She didn't do any of this, of course. She complained. And since her roommate has been moved to a single room -- she got her way.

But it won't always be like that.

Do you think moms should be in college dorm rooms with their kids?

Image jonsson/Flickr

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nonmember avatar quinn

I completely think it would disrupt the college experience. If you have a toddler in your room, and you're actually concious of it, you have to somewhat monitor what you do. You can't watch certain movies, you can't study peacefully if there is a toddler running around and getting into things, and if you come in late from a date, you would have to be extra quiet so you don't wake up a little person who is hard to put back down. Also, there is some amount of kid-proofing that would go into living in the same room with a young child that you would never have to think of with only a peer roommate. I agree that the mother should have a single room, I'm sure that it will be much more comfortable for her also.

nonmember avatar sarah

when 2 peope dont mesh well, living in a dorm room together can be hell. thats one of the reasons i quit school because i seriously didnt get along with my room mate and even though i asked to be moved several times the RA didnt care. some people dont like kids and some people are more mature and dont need the "normal" college experience. i think the school was in the wrong but the girl handled it poorly.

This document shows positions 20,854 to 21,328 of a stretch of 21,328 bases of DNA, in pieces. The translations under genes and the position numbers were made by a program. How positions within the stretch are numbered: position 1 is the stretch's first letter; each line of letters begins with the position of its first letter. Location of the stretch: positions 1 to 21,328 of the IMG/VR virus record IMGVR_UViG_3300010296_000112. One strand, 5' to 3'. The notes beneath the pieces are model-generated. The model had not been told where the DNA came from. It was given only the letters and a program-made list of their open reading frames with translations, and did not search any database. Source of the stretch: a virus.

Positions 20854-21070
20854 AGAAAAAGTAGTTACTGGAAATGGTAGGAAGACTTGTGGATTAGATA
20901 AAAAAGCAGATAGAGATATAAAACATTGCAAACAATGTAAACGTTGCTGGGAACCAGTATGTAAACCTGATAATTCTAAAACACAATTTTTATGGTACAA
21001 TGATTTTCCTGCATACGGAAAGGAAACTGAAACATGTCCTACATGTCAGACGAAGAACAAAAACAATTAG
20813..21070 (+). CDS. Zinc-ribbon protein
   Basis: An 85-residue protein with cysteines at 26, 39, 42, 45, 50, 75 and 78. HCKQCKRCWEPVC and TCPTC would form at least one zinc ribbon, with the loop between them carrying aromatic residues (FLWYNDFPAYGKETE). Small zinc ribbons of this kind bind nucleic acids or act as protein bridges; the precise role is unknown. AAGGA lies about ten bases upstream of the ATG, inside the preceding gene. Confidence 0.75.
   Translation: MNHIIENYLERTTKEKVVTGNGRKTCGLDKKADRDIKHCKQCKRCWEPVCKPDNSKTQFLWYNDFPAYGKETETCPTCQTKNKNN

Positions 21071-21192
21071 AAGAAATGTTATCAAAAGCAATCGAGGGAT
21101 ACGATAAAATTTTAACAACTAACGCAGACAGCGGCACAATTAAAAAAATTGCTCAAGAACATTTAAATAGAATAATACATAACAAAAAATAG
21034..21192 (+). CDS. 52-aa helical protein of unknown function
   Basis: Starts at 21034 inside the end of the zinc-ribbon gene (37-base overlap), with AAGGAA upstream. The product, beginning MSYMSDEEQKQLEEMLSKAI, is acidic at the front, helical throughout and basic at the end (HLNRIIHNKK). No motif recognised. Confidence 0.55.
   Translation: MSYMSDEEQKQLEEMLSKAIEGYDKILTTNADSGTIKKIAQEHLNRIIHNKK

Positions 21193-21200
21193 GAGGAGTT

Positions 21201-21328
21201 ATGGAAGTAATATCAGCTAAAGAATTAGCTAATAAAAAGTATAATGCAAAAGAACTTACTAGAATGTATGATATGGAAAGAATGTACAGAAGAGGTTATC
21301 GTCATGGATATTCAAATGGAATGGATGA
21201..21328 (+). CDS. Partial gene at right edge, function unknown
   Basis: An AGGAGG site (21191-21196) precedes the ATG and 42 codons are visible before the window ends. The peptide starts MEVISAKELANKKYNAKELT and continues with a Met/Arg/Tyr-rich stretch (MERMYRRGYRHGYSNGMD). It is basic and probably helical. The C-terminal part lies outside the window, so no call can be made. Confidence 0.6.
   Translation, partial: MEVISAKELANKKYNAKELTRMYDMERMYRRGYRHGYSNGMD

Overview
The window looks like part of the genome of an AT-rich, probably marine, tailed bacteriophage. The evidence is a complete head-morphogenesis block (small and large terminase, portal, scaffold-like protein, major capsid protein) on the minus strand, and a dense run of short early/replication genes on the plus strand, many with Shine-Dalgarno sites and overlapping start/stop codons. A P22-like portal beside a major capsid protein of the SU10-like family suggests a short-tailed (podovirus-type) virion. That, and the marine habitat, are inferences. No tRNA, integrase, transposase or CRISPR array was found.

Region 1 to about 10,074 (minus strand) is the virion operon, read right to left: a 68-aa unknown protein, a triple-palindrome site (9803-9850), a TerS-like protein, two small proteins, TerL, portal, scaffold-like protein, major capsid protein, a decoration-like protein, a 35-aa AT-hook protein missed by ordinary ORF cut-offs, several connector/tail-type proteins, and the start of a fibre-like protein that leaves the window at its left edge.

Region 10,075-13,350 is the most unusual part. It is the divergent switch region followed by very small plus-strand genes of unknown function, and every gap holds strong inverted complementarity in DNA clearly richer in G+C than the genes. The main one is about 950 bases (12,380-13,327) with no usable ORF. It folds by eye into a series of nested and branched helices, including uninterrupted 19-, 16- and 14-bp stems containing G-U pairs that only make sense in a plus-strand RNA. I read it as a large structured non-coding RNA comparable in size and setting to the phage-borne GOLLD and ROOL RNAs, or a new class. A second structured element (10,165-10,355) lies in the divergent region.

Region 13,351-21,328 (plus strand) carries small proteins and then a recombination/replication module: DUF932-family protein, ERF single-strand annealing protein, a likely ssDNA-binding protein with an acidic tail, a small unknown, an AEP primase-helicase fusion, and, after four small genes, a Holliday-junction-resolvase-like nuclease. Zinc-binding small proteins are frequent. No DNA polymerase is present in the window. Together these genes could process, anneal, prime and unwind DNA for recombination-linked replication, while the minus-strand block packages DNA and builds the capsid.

the4m... the4mutts

No, that's crap. Kids dont belong in dorms, disrupting studying, or walking in on a roomate naked, or even having sex/masturbating. What if the roomate is piss-faced drunk, and now there's a kid in the room just because they "can" be? Bullcrap.

Single moms need an education too, but they have no right to infringe upon others, especially infringing their kid on someone.

Mommi... MommietoJB

Moms deserve to go to college too. But I dont understand why the mom is living in a dorm if she has a child.

Aeris... AerisKate

I agree with everyone else.  Women with kids absolutely should have the right to go to college and live in dorms, but they need to be in family housing and not with the general student population. The school I went to had dorms just for married students and/or students with children.  I can't even imagine trying to get homework done with a small child running around.  It's hard enough sharing a room with another person, let alone a child, while in college.  Although honestly, compared to the roommates I had before I left campus for an apartment, I'd take a 4 year old any day!